The first season of The Shannara Chronicles was a distinctly mixed affair. The production values of the series were magnificent; its costuming, effects work, locations, and (for the most part) acting were all ingredients of a modern epic. But despite the luscious visuals, the series was severely let down by its writing. Although it was based on a highly successful series of novels, being a production of MTV pre-emptively hamstrung the series’ ingrained potential. Forgoing the source novels’ crafting of a fantasy saga, the channel acceded to its YA target demographic and focused far too much on the love triangle between its young and pretty stars, while the save-the-world quest driving its story was poorly portrayed with overly simplistic plotting.
Perhaps realising this, the series has been ported to Spike (home of The Mist and the future home of Red Mars and Heathers), the channel’s more mature content allowing for less watered down violence, and thus more exciting battle sequences and better representation of the brutality inherent in the everyday lives the people of this post-Earth fantasy realm must face. Additionally, the better crafted dialogue presumes enough intelligence on the part of the audience to not require everything spelled out for them, making events more interesting to watch merely by dint of how people speak, imparting information through more naturalistic dialogue.
Picking up a year after the climax of season one, season two’s first episode Druid sees Wil working as a doctor in a community of gnomes, still heartbroken over Amberle’s sacrifice and sleepwalking through an empty existence while the powerful magic of the Elfstones remains dormant at his side. Unaware bounty hunters are on his trail, he encounters new character Mareth, a girl with secrets of her own. Meanwhile, Eretria has found some semblance of peace with a new girlfriend in a community of scavengers living in a decaying weed-choked high-rise of what was once San Francisco, but hidden secrets soon make her question whether she has truly found a home. Allanon, who is far and away the series’ most interesting character, was unfortunately given little to do, but still made an impressive impact facing off with Bandon and his minions as they begin raising a dark power.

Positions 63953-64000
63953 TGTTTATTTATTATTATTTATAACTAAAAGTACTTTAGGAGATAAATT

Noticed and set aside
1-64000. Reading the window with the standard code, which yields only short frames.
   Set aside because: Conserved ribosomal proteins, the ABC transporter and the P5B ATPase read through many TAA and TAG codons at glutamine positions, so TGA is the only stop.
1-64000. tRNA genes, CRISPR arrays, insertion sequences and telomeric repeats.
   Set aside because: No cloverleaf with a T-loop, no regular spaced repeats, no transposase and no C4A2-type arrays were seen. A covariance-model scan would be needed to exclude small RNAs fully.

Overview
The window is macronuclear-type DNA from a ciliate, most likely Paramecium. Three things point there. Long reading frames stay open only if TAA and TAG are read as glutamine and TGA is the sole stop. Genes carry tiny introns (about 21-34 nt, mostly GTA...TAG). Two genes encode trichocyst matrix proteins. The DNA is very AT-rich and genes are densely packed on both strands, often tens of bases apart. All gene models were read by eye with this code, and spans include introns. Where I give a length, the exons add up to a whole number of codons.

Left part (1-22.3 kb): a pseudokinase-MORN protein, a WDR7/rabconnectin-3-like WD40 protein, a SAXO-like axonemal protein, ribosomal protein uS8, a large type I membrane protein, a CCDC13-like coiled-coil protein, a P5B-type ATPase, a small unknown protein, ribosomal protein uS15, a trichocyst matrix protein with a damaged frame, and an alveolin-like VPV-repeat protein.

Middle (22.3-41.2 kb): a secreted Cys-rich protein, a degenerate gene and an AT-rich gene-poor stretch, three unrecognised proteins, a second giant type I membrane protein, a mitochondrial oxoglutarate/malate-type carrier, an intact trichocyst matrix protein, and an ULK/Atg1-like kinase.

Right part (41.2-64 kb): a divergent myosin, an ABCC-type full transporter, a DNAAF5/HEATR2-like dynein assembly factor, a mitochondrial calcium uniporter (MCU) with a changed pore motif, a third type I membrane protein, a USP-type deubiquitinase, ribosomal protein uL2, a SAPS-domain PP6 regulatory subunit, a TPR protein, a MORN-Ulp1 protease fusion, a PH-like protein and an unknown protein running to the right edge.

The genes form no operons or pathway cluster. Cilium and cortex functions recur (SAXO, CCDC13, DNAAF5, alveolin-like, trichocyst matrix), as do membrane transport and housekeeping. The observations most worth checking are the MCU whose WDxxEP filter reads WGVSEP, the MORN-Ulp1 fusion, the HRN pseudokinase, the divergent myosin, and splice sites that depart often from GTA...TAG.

The series’ effects work remains as spectacular as ever, particular highlights being a mountain peak in the shape of a glowing-eyed demon skull, and Bandon’s cultists soaring across the sky in balls of crimson smoke and flame like comets spat from the mouth of hell. Unfortunately, not everything has improved for the better. The subtly of the general plotting still has a lot of room for improvement, the scope of the villainy feels too limited, and the sight of some characters blundering into an ambush is a regrettable regression into one of the first season’s most tiresome repetitions. We can only hope that now the series has re-established itself these minor issues can be addressed, and the show’s quality will continue to improve.
While not quite the auspicious rebirth it could have been, Druid is a vast improvement over the narrative meandering that previously plagued the series, and takes a huge leap towards the ultimate realisation of what The Shannara Chronicles should always have been.
THE SHANNARA CHRONICLES SEASON 2, EPISODE 1: “DRUID” / DIRECTOR: BRAD TURNER / SCREENPLAY: ALFRED GOUGH, MILES MILLAR / STARRING: AUSTIN BUTLER, IVANA BAQUERO, MANU BENNETT / AIR DATE: OCTOBER 11TH (USA ON SPIKE), OCTOBER 19TH (UK ON 5STAR).